The controversy surrounding the recent employment by the Economic Committee of West African States (ECOWAS) is not over yet as lawmakers in its parliament have rejected a motion to present the outcome of the Ad-hoc committee set up to review allegations of nepotism in the exercise.
The lawmakers registered their protestation against the committee headed by Nigerian Senator Ali Ndume, at the plenary session of the 2nd Ordinary Session of the ECOWAS Parliament, in Lome, Togo while alleging that the Speaker of Parliament, Sidi Mohamed Tunis constituted the review committee without recourse to parliament.
The lawmakers noted that it was against the rules of parliament for the recruitment exercise to have gone ahead after it was voted to be suspended in the last parliamentary session when allegations of favouritism were raised.
Hon Awaji-Inombek Abiante who moved a point of order said that the report of the Ad-hoc Committee as setting up by the Bureau was given the mandate to work without recourse to its adoption by the Plenary as such was illegal in its entirety.
This position was supported by Nigeria’s Senator Smart Adeyemi, who drew the Speaker’s attention to the adverse implication of the exercise.
Adeyemi said, “when actions are taken that are not in conformity with the spirit and the content of the documents that are supposed to guide us I think MrSpeaker let us accept that something was done wrong. We should be courageous to say that, but for you to say that you prefer the decision that was not in conformity with the law, as an infringement to the modalities of the Parliament the contrary is the case if we go ahead to accept what is not properly done then the integrity of Parliament itself will be questioned.
“It means that as we are here, somebody can decide half without consulting us. Mr Speaker with due respect to your position, I personally like you, I respect you, but this decision is not in intent and spirit of the document before us.”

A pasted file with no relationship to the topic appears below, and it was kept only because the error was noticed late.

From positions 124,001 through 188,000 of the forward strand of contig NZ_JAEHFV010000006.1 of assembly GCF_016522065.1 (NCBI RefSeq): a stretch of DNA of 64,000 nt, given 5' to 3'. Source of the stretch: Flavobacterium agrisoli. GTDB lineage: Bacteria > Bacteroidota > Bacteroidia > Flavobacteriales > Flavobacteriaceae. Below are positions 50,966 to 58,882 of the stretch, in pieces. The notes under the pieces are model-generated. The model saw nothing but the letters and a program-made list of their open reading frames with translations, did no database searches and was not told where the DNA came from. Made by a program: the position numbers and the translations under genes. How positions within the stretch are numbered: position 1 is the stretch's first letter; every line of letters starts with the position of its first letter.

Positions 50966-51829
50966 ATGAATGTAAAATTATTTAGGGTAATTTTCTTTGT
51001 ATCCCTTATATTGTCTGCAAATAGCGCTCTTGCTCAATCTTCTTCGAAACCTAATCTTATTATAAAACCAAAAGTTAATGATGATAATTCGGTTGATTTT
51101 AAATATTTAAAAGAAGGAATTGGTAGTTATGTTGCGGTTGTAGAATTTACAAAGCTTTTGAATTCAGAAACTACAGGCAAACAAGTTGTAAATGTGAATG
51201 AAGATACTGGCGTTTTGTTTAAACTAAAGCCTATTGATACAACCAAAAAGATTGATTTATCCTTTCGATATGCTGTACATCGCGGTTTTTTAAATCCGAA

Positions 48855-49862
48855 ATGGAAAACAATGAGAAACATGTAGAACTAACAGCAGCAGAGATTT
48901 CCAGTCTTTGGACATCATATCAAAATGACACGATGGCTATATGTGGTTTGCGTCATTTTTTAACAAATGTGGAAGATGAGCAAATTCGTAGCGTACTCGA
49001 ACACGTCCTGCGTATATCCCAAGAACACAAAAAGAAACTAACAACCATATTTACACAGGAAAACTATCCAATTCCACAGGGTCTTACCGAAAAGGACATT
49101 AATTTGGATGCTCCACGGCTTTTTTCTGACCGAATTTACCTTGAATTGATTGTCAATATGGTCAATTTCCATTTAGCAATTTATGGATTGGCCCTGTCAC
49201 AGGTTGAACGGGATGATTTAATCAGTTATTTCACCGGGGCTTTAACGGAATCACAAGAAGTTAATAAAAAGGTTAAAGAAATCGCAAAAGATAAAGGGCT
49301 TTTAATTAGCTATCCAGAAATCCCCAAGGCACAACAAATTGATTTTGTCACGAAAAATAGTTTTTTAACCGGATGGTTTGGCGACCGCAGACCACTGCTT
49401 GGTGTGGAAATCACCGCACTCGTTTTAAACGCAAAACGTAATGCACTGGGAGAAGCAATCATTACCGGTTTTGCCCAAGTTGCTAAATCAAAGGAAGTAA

Another lawmaker, Hon. Samson Ahi from Ghana argued that the formation of the Ad-hoc Committee was against the rules of parliament.
He said. “I just want to find out from you Mr Speaker, are you saying that with the consultation of the Bureau you constituted an Ad-hoc Committee and after that, you gave them a mandate to work without the approval of the entire house, is that what you are saying?
“My understanding is that you can constitute the committee, alright, but it is subject to the approval by the entire members before they can legally work. If you and your Bureau can constitute a committee and they start working without recourse to members before you present your report, then I think there is something wrong with what you have done.”
Also, Nigeria’s Hon. Abdullahi Kamba noted that the Bureau has no right or powers to take the decision and that they should have reverted to Plenary to form an Ad-hoc committee.
He said: “Not them as the Bureau forming the Committee, it is wrong, and for that matter, I hope that whatever report the Ad-hoc committee has should not be read here, we should form the committee today so that they can start work.”
Responding to the backlash, the Chairman of the Ad-hoc Committee, Senator, Ali Ndume said “I am standing here because of the Ad-hoc committee that was formed and vested with powers to investigate the matters raised by our high Commissioner from Nigeria and also the First Deputy Speaker on the purported irregularities in recruitment which was suspended.